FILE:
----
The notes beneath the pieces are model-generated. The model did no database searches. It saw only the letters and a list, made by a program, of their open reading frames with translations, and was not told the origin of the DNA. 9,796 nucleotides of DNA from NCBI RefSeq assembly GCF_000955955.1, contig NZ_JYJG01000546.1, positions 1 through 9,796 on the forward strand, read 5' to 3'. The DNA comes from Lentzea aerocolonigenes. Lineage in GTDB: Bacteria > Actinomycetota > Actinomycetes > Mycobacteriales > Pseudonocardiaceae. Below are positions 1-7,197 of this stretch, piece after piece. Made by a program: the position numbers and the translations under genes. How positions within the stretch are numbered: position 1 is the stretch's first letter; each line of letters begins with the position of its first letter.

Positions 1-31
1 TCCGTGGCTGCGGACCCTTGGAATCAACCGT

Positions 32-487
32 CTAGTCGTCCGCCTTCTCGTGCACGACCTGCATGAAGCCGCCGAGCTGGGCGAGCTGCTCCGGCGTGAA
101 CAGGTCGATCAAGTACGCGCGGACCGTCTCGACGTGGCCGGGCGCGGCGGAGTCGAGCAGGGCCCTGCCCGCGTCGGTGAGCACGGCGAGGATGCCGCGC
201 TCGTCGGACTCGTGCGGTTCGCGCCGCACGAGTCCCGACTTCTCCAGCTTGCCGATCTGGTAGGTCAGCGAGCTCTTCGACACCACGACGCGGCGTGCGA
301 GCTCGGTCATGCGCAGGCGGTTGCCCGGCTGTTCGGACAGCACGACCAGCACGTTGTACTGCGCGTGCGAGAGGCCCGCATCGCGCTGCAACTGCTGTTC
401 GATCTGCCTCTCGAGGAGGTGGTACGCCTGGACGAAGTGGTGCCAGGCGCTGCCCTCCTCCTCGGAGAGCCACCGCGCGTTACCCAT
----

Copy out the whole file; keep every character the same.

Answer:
The notes beneath the pieces are model-generated. The model did no database searches. It saw only the letters and a list, made by a program, of their open reading frames with translations, and was not told the origin of the DNA. 9,796 nucleotides of DNA from NCBI RefSeq assembly GCF_000955955.1, contig NZ_JYJG01000546.1, positions 1 through 9,796 on the forward strand, read 5' to 3'. The DNA comes from Lentzea aerocolonigenes. Lineage in GTDB: Bacteria > Actinomycetota > Actinomycetes > Mycobacteriales > Pseudonocardiaceae. Below are positions 1-7,197 of this stretch, piece after piece. Made by a program: the position numbers and the translations under genes. How positions within the stretch are numbered: position 1 is the stretch's first letter; each line of letters begins with the position of its first letter.

Positions 1-31
1 TCCGTGGCTGCGGACCCTTGGAATCAACCGT

Positions 32-487
32 CTAGTCGTCCGCCTTCTCGTGCACGACCTGCATGAAGCCGCCGAGCTGGGCGAGCTGCTCCGGCGTGAA
101 CAGGTCGATCAAGTACGCGCGGACCGTCTCGACGTGGCCGGGCGCGGCGGAGTCGAGCAGGGCCCTGCCCGCGTCGGTGAGCACGGCGAGGATGCCGCGC
201 TCGTCGGACTCGTGCGGTTCGCGCCGCACGAGTCCCGACTTCTCCAGCTTGCCGATCTGGTAGGTCAGCGAGCTCTTCGACACCACGACGCGGCGTGCGA
301 GCTCGGTCATGCGCAGGCGGTTGCCCGGCTGTTCGGACAGCACGACCAGCACGTTGTACTGCGCGTGCGAGAGGCCCGCATCGCGCTGCAACTGCTGTTC
401 GATCTGCCTCTCGAGGAGGTGGTACGCCTGGACGAAGTGGTGCCAGGCGCTGCCCTCCTCCTCGGAGAGCCACCGCGCGTTACCCAT